The October 2, 2022 elections have left Brazil with a scenario of uncertainty and polarization typical of many Western democracies by now. After years of Ignacio Lula da Silva's presidency, followed by that of the loyal Dilma Rousseff, and a presidency of the flamboyant Jair Bolsonaro, the challenge opens precisely between the two most charismatic leaders, with a vote that appears far less certain than polls predict.
The season of Lula's Workers' Party (PT) - not the most radical party - seemed inevitably over with his arrest and conviction. Having ran out of nominations for Dilma Roussef, the Socialist Party in 2018, against Bolsonaro, had unsuccessfully relied on Fernando Haddad. The judiciary had eventually acquitted Lula himself, allowing him to run again and clash with Brazil's outgoing president, who has turned the wheel all the way to the right after years of socialist policies.
As already mentioned, the polls appeared so clear in the gap - around 10 percent, with peaks of 16 percent - that they gave little doubt about the results and even allowed Lula to hope for victory as early as the first round. Bolsonaro had criticized these predictions, claiming that they were contrived to conceal evidence of various frauds (including in the already notorious mail-in votes).
And instead, just contrary to those predictions, the South of the Nation, with more conservative tendencies, counted the ballots much faster, initially giving an unhoped-for advantage to the outgoing president, with peaks of more than 5 percent, and confirming his assumptions. Lula's votes, on the other hand, came from the North and Northeast, where there is more poverty; from the favelas, made famous with American movies; and from the poor countryside. Here the counting proceeded so slowly that the disadvantage was recovered only when the polls had advanced to 70 percent.
In particular, Bolsonaro held on to all of the nation's Center and South, managing to retain more of the voters' trust than expected, but he ceded to the Left some important strongholds such as the Amazon and Tocantis, which in 2018 allowed him to beat Socialist candidate Haddad. However, the result is within the worst expectations of Lula, who comes in first but does not break through, and within the best of Bolsonaro, who manages to keep the game open for the second round.
The final result of the first round is thus: 48.43 percent for Lula versus 43.20 percent for Bolsonaro, with small residual percentages of minor candidates that will be up for grabs in the October 30 runoff to decide who should lead Brazil in the years to come. However, the numbers do not speak very clearly: Lula and Bolsonaro will have to convince undecided and residual voters to reach the 50%+1 voter threshold.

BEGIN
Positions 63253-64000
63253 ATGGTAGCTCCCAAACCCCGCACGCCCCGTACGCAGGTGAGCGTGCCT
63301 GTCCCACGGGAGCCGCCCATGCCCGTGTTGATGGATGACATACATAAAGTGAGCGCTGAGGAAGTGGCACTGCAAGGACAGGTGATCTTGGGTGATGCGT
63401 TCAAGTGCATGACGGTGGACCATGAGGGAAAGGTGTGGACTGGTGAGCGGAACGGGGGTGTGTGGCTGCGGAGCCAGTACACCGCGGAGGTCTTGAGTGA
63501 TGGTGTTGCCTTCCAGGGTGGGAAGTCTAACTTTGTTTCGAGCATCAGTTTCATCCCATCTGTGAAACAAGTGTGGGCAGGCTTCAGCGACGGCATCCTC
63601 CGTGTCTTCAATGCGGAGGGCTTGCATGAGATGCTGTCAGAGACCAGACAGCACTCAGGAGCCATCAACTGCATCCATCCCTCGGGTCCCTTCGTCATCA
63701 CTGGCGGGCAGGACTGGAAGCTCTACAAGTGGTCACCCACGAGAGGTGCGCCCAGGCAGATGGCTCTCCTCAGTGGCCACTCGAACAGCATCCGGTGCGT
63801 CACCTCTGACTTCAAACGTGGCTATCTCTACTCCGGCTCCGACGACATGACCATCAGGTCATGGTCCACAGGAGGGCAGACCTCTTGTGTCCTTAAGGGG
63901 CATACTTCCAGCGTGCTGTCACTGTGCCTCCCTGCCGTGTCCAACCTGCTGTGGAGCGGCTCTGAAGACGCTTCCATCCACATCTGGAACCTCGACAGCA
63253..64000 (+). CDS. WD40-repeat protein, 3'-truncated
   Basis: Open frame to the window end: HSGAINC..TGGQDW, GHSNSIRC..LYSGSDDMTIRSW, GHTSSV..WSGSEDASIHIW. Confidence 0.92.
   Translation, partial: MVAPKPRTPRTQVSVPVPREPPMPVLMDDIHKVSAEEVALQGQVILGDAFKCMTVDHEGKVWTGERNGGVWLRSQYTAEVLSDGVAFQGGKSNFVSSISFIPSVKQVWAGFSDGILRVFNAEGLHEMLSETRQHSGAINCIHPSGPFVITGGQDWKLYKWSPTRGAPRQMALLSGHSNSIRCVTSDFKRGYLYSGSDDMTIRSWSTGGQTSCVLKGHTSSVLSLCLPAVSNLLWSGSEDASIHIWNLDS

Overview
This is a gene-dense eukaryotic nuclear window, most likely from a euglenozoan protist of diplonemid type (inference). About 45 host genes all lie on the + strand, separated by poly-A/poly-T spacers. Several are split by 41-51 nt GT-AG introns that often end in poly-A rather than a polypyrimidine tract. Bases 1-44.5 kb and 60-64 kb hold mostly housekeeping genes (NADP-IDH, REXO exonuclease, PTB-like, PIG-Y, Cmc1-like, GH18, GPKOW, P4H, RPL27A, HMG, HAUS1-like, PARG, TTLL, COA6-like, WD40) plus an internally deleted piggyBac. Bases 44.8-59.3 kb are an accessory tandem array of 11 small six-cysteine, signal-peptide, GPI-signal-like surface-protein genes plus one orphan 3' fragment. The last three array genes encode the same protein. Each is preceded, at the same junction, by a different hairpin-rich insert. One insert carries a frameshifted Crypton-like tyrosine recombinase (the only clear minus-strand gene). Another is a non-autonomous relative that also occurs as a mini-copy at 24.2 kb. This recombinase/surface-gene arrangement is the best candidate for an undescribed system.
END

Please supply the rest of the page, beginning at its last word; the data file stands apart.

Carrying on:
As mentioned there are other minor candidates who obtained tiny percentages, leading to precisely this highly polarized outcome. The first is Simone Tebet, supported by the Democratic Movement of Brazil (which during the military dictatorship, 1964-1985, was the only opposition party allowed). This movement long enjoyed high percentages due to its centrist third way, between social democracy and liberalism; today its candidate stands third, but only at 4.5 percent.
In fourth position, with 3 percent, is Ciro Gomes with the Democratic Labor Party, a social-democratic, leftist, but very moderate party whose electorate could yield considerable surprises: already in the election campaign Gomes had not spared criticism of Lula.
As likely as it is that the votes of the centrist Democratic Movement will preferentially go to Bolsonaro "against the red danger" embodied by Lula, the gap between the first two amounts to 6 million votes, far more than the 5 million obtained by the centrists. However, it is by no means a foregone conclusion that those who supported the moderate social democratic candidate will opt for more socialism on the ballot.
In addition to the presidency, there was also voting for the renewal of the Chamber of Deputies and the Senate, which offer a glimpse into the mood of the nation. It must be premised here that Brazil has an extremely fragmented party system: not just right, center and left, but many small parties with sometimes minimal nuances among them. The majority coalitions in recent years have from time to time been left-wing or right-wing coalitions, with the various center parties in outside support.
Without analyzing party by party, it is enough to know that the nationalist front gained a majority in both the House and the Senate, mainly due to the substantial increase in votes to Bolsonaro's Liberal Party (such in name only) and the Republicans. On the opposite front, however, Lula's Workers' Party confirmed its votes, while for all the other parties of the Left the loss of votes was decisive. What emerges from the numbers is that in Parliament the majority is held by conservative and nationalist forces: this might suggest that in such a polarized election in the second round the votes will be directed toward the candidate of that party.
Obviously, the challenge is very difficult: to win Bolsonaro would have to hope that Lula has already substantially tanked in the first round. It seems equally difficult for Lula to win by a wide margin, a sign of strong disapproval of the Bolsonaro presidency. And in any case, however wide Lula's victory should be, he would find himself with a parliament against him.
Graduated in Law, specialized in agri-food law as a strategic Italian sector of the economy. Passionate about politics, history, philosophy, spirituality. For over 10 years he has been writing about national and international politics, about the transformations that the world is experiencing.